By Charlene Giannetti
This past March, Tina Lundgren was attending a board meeting at Ronald McDonald House New York, listening to other members make dire predictions about the economic climate for fundraising. “Someone remarked that everyone can make a difference,” she says. “I thought, what can I do besides participating in the gala and soliciting corporate sponsors?”
Lundgren came up with the idea of raising money by running. “I thought if I ran 100 miles and got 100 friends to donate $100 each, that would bring in $10,000.” Her friends offered to double their donations if Lundgren ran the ING New York City Marathon on November 1. She agreed, the sponsors poured in, and her efforts have already raised more than $100,000 for her favorite charity. Her high profile sponsors include Tommy Hilfiger, Vera Wang, Barbara Walters, Kenneth Cole, Francisco Costa, Frederick Fekkai, Norman and Lynn Lear, Jose Natori, Melania and Donald Trump, Stacey Bendet of Alice + Olivia, Maurice Marciano of Guess, and many others.
The New York Road Runners recommended Jimmy Lynch, a former Olympian, as a trainer. During their sessions, Lundgren says Lynch puts her through a variety of drills. “I never know what’s waiting for me,” she says with a laugh. “There’s warp speed and Jimmy speed, one notch above warp speed.” Her efforts so far have paid off. On Sunday, August 16, in 90-degree weather, Lundgren ran the Manhattan Half-Marathon, finishing with an impressive time of two hours, one minute. On September 1, she ran another half marathon, breaking the two hour barrier with a time of 1:56:01. “I took one second too long at a water station!” she says by e-mail. “Terry (her husband) was at mile nine and he ran me in…the perfect way to keep a good pace. “
She will have two more chances to better even that time, in the Queens Half-Marathon on September 20 and the Staten Island Half-Marathon on October 11.
Lundgren completed one other marathon, seven years ago in her hometown, Columbus, Ohio, “the flattest marathon,” she says, adding that because of a nagging knee injury, she never thought she would run another. “I’m surprised to find myself here,” she admits.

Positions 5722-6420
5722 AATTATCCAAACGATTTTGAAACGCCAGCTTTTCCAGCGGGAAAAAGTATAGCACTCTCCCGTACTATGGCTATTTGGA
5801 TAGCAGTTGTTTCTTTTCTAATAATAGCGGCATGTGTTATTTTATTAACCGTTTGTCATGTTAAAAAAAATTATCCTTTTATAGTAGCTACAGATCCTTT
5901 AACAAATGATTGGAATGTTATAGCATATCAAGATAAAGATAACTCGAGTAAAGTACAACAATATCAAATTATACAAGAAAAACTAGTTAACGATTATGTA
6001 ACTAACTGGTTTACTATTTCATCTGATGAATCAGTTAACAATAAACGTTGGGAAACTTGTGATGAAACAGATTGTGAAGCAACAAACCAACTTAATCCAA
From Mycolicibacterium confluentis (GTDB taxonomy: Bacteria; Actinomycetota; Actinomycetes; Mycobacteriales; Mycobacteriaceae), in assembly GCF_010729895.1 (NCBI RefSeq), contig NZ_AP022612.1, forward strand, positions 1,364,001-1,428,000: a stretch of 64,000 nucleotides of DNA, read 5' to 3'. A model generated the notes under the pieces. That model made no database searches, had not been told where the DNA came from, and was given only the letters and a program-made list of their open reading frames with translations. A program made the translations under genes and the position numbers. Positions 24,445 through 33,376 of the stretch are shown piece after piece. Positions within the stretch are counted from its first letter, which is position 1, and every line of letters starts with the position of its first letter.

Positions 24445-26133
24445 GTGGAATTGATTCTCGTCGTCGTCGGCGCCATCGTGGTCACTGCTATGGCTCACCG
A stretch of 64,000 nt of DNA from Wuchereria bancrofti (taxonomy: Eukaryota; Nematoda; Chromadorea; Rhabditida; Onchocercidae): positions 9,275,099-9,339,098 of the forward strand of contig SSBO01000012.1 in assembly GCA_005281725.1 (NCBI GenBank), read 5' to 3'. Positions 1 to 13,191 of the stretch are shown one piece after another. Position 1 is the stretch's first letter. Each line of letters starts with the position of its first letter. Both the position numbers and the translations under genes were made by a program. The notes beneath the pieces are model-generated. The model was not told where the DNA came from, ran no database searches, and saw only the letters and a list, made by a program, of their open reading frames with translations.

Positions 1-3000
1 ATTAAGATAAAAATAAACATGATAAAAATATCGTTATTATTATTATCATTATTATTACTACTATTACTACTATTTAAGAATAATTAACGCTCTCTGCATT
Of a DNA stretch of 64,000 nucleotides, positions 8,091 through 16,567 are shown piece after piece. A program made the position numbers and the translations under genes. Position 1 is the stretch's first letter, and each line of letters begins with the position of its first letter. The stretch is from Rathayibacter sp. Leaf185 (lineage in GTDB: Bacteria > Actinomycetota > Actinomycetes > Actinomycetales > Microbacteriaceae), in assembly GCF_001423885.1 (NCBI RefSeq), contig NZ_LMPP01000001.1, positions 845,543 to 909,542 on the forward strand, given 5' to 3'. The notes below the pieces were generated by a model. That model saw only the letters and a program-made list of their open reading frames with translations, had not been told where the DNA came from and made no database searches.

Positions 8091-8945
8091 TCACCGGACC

Believing in a cause, however, takes one to surprising places. And Lundgren’s commitment to Ronald McDonald House New York runs deep. Two years ago, she agreed to serve on its board and took a tour. “Once you are here and you see the kids, you can’t help but say yes,” she says.
Although Lundgren is a novice where marathons are concerned, her athletic accomplishments as a figure skater are impressive. Growing up in Columbus (“There’s a lot of skating there”) she began the sport as a child. “I had to be on the ice by 6 a.m. and I loved it,” she says. “The only rule we had in my house was that my grades stayed up.” She passed her Gold Test at age twelve. “Anytime you become intimately involved in an activity or sport at a young age and really work at it, you develop a work ethic and degree of discipline that you carry into different facets of your life.”
Lundgren began teaching skating while still in high school and continued to teach throughout her years at Ohio State University. In 1992, she started to judge competitions, something she still does. In 2008, she participated in “Skating with the Stars Under the Stars” to honor Dorothy Hamill, at Wollman Rink, an event that raised money for skating in Harlem.
Tina and her husband, Terry Lundgren, the CEO and President of Macy’s, generously lend their time and energy to many charitable causes. Ronald McDonald House New York, however, remains near and dear to their hearts. A room in the facility, Macy’s Living Room, serves as a place for families to relax and be with other families. And store employees visit around the time of the Macy’s Thanksgiving Day Parade to read to the children. “It’s a great place for people to get involved personally,” says Tina.
Ronald McDonald House New York has its own team running in the marathon and several of the fathers whose children are staying at the house will participate. Because the marathon’s route goes up First Avenue, past 73rd Street where Ronald McDonald House New York is located, the non-profit will have a water station at the end of its block.
If Tina stops for water, that will be one of the few detours she makes. “I don’t want to stop,” she says. “I just want to finish.” In the meantime, her goal is to train without getting injured. “I do something five days a week, but I’m not running as many miles as I did the first time I prepared to run a marathon,” she says. “It’s too much wear and tear on the knees.”
While it’s important to push yourself, she notes, in the end it’s mind over body. “There are times you want to stop,” she says, “but you just have to think that you will get there.”
Although she hasn’t thought too far beyond the marathon, Tina knows what she will be doing the following day. “I’m going to have a massage and dial for my favorite meal,” she says with a laugh. “It will definitely contain some sort of chocolate and a great bottle of wine.”
To sponsor Tina’s run with the money going to Ronald McDonald House New York, go to: www.rmdh.org/tina100
Woman Around Town’s Six Questions
Favorite Place to Eat: La Esquina,106 Kenmare Street, Daniel’s, or our terrace on a warm summer night (you can’t just choose one favorite place to dine in NYC)
Favorite Place to Shop: Of course Bloomingdale’s and Macy’s.
Favorite New York Sight: The city skyline at night on approach into LaGuardia.
Favorite New York Moment: When the priest said, “I now pronounce you husband and wife…” on my wedding day.
What You Love About New York: The city never sleeps.
What You Hate About New York: The city never sleeps.